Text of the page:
343 Federal Courts I: Constitution & Judicial Power

This installment focuses on the nature of the Article III judicial power and its place in the constitutional scheme. We begin with the justiciability doctrines (standing, ripeness, mootness, and finality), then move on to Congress's control over federal court jurisdiction and adjudication in non-Article III courts (e.g., bankruptcy courts and administrative agencies).

This installment also focuses on the relationship between federal and state courts, including the U.S. Supreme Court's power to review state court decisions, the Erie doctrine's restriction on the common lawmaking powers of federal courts, and the parameters of federal question jurisdiction.

Course Areas of Practice
Course Type
Lecture
Learning Outcomes
Knowledge and understanding of substantive and procedural law
2017
Fall 2017
Course Number Course Credits Evaluation Method Instructor Meeting Day/Times Room

343.01 3
  • Take-home examination
Ernest A. Young MW 8:55-10:20 AM 3037

This installment focuses on the nature of the Article III judicial power and its place in the constitutional scheme. We begin with the justiciability doctrines (standing, ripeness, mootness, and finality), then move on to Congress's control over federal court jurisdiction and adjudication in non-Article III courts (e.g., bankruptcy courts and administrative agencies).

This installment also focuses on the relationship between federal and state courts, including the U.S. Supreme Court's power to review state court decisions, the Erie doctrine's restriction on the common lawmaking powers of federal courts, and the parameters of federal question jurisdiction.

Pre/Co-requisites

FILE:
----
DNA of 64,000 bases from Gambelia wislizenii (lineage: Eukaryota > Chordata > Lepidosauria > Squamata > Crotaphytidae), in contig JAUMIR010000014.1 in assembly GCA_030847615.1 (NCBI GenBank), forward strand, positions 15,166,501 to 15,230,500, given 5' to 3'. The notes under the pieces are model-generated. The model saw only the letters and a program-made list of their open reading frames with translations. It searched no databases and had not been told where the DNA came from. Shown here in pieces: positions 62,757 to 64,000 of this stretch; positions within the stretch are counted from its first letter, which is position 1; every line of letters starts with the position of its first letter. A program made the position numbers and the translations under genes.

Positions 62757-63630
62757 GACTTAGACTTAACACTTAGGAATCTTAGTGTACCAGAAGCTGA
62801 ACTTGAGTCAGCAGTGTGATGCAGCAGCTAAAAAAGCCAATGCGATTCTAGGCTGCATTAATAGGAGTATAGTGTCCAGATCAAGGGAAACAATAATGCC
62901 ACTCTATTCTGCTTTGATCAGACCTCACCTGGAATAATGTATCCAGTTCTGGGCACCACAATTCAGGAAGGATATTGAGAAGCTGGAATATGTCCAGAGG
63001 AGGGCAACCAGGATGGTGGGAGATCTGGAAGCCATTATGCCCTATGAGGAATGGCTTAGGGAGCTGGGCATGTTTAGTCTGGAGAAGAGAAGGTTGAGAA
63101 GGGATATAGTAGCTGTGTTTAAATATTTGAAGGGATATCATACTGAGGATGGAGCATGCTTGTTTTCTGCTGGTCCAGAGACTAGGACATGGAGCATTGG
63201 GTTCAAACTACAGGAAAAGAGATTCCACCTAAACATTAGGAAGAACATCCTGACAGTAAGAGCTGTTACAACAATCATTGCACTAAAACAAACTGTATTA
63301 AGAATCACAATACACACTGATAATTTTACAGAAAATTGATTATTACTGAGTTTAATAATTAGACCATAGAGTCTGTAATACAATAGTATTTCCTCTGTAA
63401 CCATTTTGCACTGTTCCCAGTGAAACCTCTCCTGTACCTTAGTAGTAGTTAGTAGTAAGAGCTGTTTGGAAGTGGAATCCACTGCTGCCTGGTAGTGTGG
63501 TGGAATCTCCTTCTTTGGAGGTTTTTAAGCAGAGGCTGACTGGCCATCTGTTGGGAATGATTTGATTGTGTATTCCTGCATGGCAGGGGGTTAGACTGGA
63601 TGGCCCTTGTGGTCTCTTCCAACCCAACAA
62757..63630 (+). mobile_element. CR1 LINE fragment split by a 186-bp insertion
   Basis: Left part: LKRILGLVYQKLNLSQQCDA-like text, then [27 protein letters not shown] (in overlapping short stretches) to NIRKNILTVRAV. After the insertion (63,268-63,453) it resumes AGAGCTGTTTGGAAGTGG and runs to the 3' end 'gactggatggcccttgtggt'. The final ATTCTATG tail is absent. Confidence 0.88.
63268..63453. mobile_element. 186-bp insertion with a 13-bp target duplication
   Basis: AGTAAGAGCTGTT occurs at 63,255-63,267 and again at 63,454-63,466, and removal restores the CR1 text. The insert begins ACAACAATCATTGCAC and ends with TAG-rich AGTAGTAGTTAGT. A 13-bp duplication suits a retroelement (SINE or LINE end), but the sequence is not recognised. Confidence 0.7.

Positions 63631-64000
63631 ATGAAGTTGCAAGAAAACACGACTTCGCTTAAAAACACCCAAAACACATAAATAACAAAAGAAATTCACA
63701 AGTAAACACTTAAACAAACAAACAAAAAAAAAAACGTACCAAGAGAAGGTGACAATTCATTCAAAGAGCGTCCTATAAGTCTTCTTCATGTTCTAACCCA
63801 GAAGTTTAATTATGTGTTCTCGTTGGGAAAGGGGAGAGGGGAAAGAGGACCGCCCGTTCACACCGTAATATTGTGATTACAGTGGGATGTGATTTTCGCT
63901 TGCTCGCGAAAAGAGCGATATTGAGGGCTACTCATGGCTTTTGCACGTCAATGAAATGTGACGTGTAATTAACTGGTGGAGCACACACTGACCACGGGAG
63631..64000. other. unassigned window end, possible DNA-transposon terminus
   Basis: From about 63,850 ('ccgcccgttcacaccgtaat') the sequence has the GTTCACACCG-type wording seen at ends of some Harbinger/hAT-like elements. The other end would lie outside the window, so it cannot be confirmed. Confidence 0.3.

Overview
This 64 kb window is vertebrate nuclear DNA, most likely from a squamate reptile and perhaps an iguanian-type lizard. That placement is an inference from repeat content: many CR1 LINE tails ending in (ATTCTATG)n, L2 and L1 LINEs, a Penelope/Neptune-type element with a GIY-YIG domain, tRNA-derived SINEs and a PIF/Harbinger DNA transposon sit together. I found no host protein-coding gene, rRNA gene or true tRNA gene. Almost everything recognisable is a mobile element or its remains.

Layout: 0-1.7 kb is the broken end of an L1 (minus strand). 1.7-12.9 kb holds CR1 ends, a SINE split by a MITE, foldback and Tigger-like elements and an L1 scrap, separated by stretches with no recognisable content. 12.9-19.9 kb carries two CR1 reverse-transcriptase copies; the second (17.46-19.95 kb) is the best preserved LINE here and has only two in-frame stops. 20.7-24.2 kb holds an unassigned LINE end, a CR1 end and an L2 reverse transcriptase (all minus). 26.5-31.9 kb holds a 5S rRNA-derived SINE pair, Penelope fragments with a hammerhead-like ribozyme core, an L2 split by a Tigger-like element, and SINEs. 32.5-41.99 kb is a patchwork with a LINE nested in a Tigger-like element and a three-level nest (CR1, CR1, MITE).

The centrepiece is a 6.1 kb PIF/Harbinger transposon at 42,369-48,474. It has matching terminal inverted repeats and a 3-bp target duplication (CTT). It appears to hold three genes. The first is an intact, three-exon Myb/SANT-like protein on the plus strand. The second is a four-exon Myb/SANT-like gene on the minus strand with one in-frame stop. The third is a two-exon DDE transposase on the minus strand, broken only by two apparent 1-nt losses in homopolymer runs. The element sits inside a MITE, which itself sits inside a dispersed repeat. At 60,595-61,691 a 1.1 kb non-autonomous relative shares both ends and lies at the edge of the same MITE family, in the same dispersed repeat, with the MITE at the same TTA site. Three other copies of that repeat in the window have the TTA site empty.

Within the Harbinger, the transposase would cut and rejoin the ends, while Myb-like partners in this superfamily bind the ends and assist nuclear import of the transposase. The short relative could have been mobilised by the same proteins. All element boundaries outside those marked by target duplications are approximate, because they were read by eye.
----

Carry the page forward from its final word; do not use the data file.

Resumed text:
None
Enrollment Restrictions
None
2015
Fall 2015
Course Number Course Credits Evaluation Method Instructor Meeting Day/Times Room

343.01 3 Ernest A. Young M/W 9:00-10:20 AM Room 3041
This installment focuses on the nature of the Article III judicial power and its place in the constitutional scheme. We begin with the justiciability doctrines (standing, ripeness, mootness, and finality), then move on to Congress's control over federal court jurisdiction and adjudication in non-Article III courts (e.g., bankruptcy courts and administrative agencies).This installment also focuses on the relationship between federal and state courts, including the U.S. Supreme Court's power to review state court decisions, the Erie doctrine's restriction on the common lawmaking powers of federal courts, and the parameters of federal question jurisdiction.

Pre/Co-requisites
None
Enrollment Restrictions
None

*Please note that this information is for planning purposes only, and should not be relied upon for the schedule for a given semester. Faculty leaves and sabbaticals, as well as other curriculum considerations, will sometimes affect when a course may be offered.